The building was badly affected In the 1977 earthquake and it was urgently consolidated using metal thrusts anchored in the wall with train track pieces. Even though it was poorly consolidated, the building continued to be occupied by several businesses up until the year 2000 when, in an advanced state of decay, is abandoned for more than a decade.
The recent revitalisation of the city centre has raised the commercial interest in the area and in 2015 the building was acquired with the plan to convert it into a four-star hotel.
The Art Deco allure of the historic building has been embraced by architecture practice Enterprise A&D whose design aims to preserve and enhance this character and extend the building in the same manner while maintaining a contemporary vocabulary.
The architectural language is based on repetition and layering. Horizontal lines are dominating the facade configuration on both the original elevation and the extension and the repetition of same elements creates a consistent image.
The new addition creates tension and contrast between the original base with classical elements and the contemporary rooftop.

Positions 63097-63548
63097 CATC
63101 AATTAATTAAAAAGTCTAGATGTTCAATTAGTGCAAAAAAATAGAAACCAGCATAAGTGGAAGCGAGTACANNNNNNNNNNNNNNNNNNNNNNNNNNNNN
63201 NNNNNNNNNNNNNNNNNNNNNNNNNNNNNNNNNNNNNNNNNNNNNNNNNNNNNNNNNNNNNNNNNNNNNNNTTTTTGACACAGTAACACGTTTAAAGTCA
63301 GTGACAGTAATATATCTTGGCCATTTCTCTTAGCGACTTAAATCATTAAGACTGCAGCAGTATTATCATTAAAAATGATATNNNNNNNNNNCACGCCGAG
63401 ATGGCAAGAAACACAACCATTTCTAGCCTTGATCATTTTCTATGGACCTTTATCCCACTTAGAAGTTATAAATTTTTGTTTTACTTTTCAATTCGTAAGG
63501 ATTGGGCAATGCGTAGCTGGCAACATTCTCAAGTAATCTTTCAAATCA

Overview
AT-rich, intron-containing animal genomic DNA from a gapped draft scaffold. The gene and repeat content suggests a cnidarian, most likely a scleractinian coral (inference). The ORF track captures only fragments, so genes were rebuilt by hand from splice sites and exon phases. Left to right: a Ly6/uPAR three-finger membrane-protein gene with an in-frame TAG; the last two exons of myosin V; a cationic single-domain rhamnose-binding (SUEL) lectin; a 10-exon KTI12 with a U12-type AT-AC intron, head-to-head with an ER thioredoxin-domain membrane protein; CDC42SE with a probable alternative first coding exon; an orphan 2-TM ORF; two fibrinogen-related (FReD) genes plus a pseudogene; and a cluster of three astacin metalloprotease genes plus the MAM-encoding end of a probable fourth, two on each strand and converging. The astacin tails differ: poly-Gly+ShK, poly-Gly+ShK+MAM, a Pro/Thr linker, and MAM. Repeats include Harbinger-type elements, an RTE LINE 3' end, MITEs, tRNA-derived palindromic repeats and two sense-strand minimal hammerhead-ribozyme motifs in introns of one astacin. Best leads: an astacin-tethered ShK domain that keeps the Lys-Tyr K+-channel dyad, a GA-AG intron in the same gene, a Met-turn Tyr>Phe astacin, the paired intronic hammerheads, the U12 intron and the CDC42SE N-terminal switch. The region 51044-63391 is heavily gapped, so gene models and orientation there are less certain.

The historic facade
The architecture of the historic facade has been preserved and the renovation has been done using materials which match the building’s original fabric. The light-toned render finish contrasts delicately with the light grey aluminium cladding of the rooftop extension and complements the National Bank’s facade, located oppositely. The window frames are made of timber and their rigorous cross section is inspired from the era when the facade was built. The existing metal balustrades, which feature geometric motifs specific to the Art Deco style, have been reconditioned and remounted in the same place.
The building has two main entrances, one at each of the two corners. Above the main entrances, the Architect has added two corresponding canopies made of metal and glass. The delicate metalwork has an abstract pattern inspired by Art Deco motifs.
The metal door which marked the original main entrance from Doamnei Street has a rigorous decoration specific to the era when the facade was initially built. The metal work pattern is set against a glass pane and the door is semi-transparent letting light inside the building. The door has been reconditioned and remounted to its original position and its transparency creates continuity between the outside and the inside of the building.
The rooftop extension
The transition between the historic facade and the contemporary language happens at the 5th floor. The facade takes the appearance of a mansard roof with the windows looking like roof lights reinterpreted in a contemporary manner.